Church Community Housing has collaborated with and continues to explore partnerships with various land trusts on Aquidneck Island to conserve land around the affordable housing that Church Community Housing develops.

Land trusts, according to Sayles, are municipal or non-profit organizations that own land and work with landowners to conserve and protect open spaces, forests, farms, and natural areas for public and ecological benefits. Sayles noted that there are over 50 land trusts in Rhode Island, 18 of which are municipal land trusts. Municipal land trusts work in collaboration with the city or town on conservation projects, while a nonprofit organization can acquire land and plan conservation projects more independently, Sayles explained.

Sayles described a bill (House Bill 7699 / Senate Bill 2638) that the Rhode Island General Assembly is currently considering that would revive the 1990 Rhode Island Housing and Conservation Trust Fund.

The Trust Fund “is modeled after the Vermont law that’s been in place since 1987,” Sayles explained. “What it does is create a board of both affordable housing – tenant advocates and developers – and land conservation – land trusts, farmers, and land use planers – to work together on trying to figure out how to do affordable housing, land conservation, and prioritize projects that do both things, and it came with a pot of funding. The pot exists, but it’s never been funded. The board [of the Trust Fund] exists in state law, but it’s never been appointed.”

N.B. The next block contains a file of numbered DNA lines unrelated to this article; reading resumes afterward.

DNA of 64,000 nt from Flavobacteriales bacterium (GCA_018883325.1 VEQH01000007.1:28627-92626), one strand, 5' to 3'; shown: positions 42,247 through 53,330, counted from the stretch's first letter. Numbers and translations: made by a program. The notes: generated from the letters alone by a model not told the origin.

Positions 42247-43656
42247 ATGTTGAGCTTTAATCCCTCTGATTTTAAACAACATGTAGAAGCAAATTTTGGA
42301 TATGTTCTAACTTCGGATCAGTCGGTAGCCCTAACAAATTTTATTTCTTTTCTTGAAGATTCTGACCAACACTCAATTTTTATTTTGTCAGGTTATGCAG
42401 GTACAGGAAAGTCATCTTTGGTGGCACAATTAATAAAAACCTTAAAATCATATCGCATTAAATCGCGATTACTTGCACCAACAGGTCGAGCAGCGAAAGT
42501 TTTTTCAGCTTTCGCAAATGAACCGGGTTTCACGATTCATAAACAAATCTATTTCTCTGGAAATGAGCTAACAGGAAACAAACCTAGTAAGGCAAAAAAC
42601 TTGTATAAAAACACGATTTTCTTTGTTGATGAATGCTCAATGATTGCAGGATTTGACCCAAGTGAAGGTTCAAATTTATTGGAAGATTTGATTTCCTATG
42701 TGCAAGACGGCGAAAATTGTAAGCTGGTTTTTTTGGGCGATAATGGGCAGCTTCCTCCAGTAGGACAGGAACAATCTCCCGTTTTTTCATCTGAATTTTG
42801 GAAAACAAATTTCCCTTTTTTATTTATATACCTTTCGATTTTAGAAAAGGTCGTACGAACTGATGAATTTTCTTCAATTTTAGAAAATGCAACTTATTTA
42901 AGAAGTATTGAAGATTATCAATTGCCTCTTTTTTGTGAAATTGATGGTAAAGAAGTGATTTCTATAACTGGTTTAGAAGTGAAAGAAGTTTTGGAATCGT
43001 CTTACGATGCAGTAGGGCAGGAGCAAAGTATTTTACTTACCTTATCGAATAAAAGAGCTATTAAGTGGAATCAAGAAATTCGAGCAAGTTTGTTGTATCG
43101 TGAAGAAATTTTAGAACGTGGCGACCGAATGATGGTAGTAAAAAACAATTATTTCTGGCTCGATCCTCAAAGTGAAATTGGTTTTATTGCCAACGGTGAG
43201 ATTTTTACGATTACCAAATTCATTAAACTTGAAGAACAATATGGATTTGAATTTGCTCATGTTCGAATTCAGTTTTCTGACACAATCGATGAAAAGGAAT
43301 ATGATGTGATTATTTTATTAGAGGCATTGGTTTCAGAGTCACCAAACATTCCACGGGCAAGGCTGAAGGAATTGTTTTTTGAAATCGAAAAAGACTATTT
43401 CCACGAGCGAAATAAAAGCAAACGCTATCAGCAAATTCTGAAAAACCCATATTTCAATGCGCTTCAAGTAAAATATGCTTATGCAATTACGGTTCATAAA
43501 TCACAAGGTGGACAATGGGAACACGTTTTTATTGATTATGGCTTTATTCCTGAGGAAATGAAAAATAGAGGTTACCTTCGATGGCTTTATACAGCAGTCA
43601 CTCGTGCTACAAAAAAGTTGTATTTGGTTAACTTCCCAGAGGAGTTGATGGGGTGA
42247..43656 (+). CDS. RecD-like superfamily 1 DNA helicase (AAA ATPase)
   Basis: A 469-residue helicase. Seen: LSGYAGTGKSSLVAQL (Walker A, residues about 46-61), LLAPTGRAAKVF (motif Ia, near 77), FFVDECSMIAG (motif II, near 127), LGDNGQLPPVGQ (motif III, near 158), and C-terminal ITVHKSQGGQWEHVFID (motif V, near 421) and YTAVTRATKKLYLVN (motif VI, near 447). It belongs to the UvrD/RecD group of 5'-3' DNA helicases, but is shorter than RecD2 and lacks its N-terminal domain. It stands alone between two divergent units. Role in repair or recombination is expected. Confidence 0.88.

HB 7699/SB 2638, which Sayles, along with several other land conservation and housing organizations are trying to pass, would amend the Housing and Conservation Trust Fund Act to appoint and expand the Trust Fund’s board to better reflect Rhode Island’s diversity and affordable housing interests.

The bill is not seeking funding in this legislative session because the organizations did not want state budgetary issues to slow the process.

“We don’t have time to continue to work in silos,” said Sayles.

Essington discussed the Community Preservation Act in Massachusetts, which “has created thousands of affordable homes and conserved hundreds of thousands of acres of all kinds of lands, as well as restore hundreds of historic properties.”

Essington explained that program is very popular and successful. He noted that individual municipalities can vote to opt into the program, decide how to fund it through municipal taxes, and create their own Community Preservation Commission. The Commission would receive state matching funds from deed recording fees, manage the funds, and assign resources to meet the needs of the community, including conservation, housing development, preservation, or a blend of all three.

Tracy noted that he is especially interested in opportunities for collaboration between agriculture projects, like those at Southside Community Land Trust, and affordable housing developments.

“Part of my job, and the folks I work with, is getting people to see that change is happening,” added Tracy. “And it should be encouraged because our projects, our programs, and projects like them can be a really great part of any housing project, whether it’s urban, peri-urban, or rural.”